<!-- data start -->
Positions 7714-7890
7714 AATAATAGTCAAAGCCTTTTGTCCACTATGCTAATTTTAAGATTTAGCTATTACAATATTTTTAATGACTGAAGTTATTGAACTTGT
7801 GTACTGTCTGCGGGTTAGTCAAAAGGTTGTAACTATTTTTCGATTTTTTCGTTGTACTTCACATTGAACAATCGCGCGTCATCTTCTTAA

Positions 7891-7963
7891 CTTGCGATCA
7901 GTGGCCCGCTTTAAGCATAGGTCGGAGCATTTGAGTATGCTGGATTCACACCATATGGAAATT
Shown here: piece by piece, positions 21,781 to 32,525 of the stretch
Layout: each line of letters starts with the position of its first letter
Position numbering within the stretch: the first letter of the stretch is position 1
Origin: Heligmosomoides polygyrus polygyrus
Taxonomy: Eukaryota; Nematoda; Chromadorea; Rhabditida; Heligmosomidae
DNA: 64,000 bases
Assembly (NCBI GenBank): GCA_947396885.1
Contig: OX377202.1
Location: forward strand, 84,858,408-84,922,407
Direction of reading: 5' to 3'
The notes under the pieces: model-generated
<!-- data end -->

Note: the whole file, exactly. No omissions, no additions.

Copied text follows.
Positions 7714-7890
7714 AATAATAGTCAAAGCCTTTTGTCCACTATGCTAATTTTAAGATTTAGCTATTACAATATTTTTAATGACTGAAGTTATTGAACTTGT
7801 GTACTGTCTGCGGGTTAGTCAAAAGGTTGTAACTATTTTTCGATTTTTTCGTTGTACTTCACATTGAACAATCGCGCGTCATCTTCTTAA

Positions 7891-7963
7891 CTTGCGATCA
7901 GTGGCCCGCTTTAAGCATAGGTCGGAGCATTTGAGTATGCTGGATTCACACCATATGGAAATT
Shown here: piece by piece, positions 21,781 to 32,525 of the stretch
Layout: each line of letters starts with the position of its first letter
Position numbering within the stretch: the first letter of the stretch is position 1
Origin: Heligmosomoides polygyrus polygyrus
Taxonomy: Eukaryota; Nematoda; Chromadorea; Rhabditida; Heligmosomidae
DNA: 64,000 bases
Assembly (NCBI GenBank): GCA_947396885.1
Contig: OX377202.1
Location: forward strand, 84,858,408-84,922,407
Direction of reading: 5' to 3'
The notes under the pieces: model-generated